Beautiful quadruples challenge

Problem statement
We call an quadruple of positive integers, (W, X, Y, Z), beautiful if the following condition is true:

W \oplus X \oplus Y \oplus Z \ne 0

Note: \oplus is the bitwise XOR operator.

Given A, B, C and D, count the number of beautiful quadruples of the form (W, X, Y, Z) where the following constraints hold:

1 \le W \le A
1 \le X \le B
1 \le Y \le C
1 \le Z \le D

When you count the number of beautiful quadruples, you should consider two quadruples as same if the following are true:
– They contain same integers.
– Number of times each integers occur in the quadruple is same.

For example (1, 1, 1, 2) and (1, 1, 2, 1) should be considered as same.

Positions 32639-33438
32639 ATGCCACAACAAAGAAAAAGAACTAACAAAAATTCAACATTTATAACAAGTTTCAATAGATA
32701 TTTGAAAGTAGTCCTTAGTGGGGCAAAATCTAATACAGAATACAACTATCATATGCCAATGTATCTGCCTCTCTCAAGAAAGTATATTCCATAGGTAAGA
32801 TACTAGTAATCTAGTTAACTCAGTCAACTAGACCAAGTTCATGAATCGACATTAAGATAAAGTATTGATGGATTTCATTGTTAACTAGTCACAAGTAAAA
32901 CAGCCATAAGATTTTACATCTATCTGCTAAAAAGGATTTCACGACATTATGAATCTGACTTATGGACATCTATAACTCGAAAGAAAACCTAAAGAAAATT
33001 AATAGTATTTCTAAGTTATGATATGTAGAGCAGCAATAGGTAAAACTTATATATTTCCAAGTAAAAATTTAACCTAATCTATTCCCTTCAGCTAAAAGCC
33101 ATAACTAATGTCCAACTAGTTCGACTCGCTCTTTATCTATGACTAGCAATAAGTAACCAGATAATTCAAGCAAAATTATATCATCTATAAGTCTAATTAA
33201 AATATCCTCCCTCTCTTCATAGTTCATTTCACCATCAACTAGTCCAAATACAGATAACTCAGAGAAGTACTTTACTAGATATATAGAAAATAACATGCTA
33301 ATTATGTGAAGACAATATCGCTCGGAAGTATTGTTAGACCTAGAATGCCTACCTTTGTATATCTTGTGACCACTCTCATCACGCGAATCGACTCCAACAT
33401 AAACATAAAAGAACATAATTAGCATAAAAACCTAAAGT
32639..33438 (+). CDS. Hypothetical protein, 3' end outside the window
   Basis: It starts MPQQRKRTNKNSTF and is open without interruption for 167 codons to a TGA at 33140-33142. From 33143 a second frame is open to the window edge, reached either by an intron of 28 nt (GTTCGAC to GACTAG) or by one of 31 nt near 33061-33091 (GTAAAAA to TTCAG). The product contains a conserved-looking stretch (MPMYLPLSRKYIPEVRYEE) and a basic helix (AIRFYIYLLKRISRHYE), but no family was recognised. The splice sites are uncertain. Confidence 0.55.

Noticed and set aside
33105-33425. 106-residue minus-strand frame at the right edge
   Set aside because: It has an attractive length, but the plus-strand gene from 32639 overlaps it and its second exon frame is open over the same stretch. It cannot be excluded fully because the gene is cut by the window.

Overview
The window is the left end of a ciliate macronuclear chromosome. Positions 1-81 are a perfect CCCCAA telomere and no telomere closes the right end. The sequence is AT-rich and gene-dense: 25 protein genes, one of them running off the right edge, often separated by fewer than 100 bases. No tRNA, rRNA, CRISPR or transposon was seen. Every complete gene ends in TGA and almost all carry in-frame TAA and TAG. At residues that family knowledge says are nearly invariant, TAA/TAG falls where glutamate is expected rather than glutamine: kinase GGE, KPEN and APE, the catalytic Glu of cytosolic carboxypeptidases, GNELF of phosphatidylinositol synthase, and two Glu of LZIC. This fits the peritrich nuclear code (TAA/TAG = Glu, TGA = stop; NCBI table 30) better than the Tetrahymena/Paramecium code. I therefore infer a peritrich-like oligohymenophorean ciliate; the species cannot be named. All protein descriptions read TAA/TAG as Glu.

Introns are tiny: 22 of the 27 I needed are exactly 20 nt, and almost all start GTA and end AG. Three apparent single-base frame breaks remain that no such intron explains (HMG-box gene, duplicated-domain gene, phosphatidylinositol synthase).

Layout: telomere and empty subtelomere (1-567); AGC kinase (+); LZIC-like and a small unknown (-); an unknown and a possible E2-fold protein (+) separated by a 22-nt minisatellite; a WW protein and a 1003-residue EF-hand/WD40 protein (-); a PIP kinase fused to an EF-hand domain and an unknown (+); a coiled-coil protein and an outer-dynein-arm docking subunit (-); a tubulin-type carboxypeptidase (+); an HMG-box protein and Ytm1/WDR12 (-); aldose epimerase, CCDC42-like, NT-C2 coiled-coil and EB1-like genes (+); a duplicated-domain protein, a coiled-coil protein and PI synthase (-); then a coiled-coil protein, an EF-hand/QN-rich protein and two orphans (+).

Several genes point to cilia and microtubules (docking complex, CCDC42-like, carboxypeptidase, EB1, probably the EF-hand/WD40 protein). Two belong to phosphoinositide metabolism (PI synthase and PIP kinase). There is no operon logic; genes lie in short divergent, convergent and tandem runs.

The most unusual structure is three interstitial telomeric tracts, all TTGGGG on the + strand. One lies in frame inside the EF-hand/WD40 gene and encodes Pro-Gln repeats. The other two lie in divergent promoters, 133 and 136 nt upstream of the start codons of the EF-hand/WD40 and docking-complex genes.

Input Format
A single line with four space-separated integers describing the respective values of A, B, C and D.

1 \le A, B, C, D \le 3000

Output Format
Print the number of beautiful quadruples.

Sample Input

Sample Output

There are 11 beautiful quadruples for this input:

Thus, we print 11 as our output.
Note that (1, 1, 1, 2) is same as (1, 1, 2, 1) .

Since the order of the integers in a quadruple does not matter we can sort our input values such that A \le B \le C \le D:

We will then solve it for the first half of the quadruple (a,b,c,d). For that we define the following arrays:
total = new int[3001]: total[B] holds the number of pairs \{ a,b\} such that a \le b with 1 \le a \le A and 1 \le b \le B:

count = new int[3000 + 1][4096 + 1]: count[B][x] holds the number of pairs \{a,b\} such that a \le b and a \oplus b = x with 1 \le a \le A and 1 \le b \le B: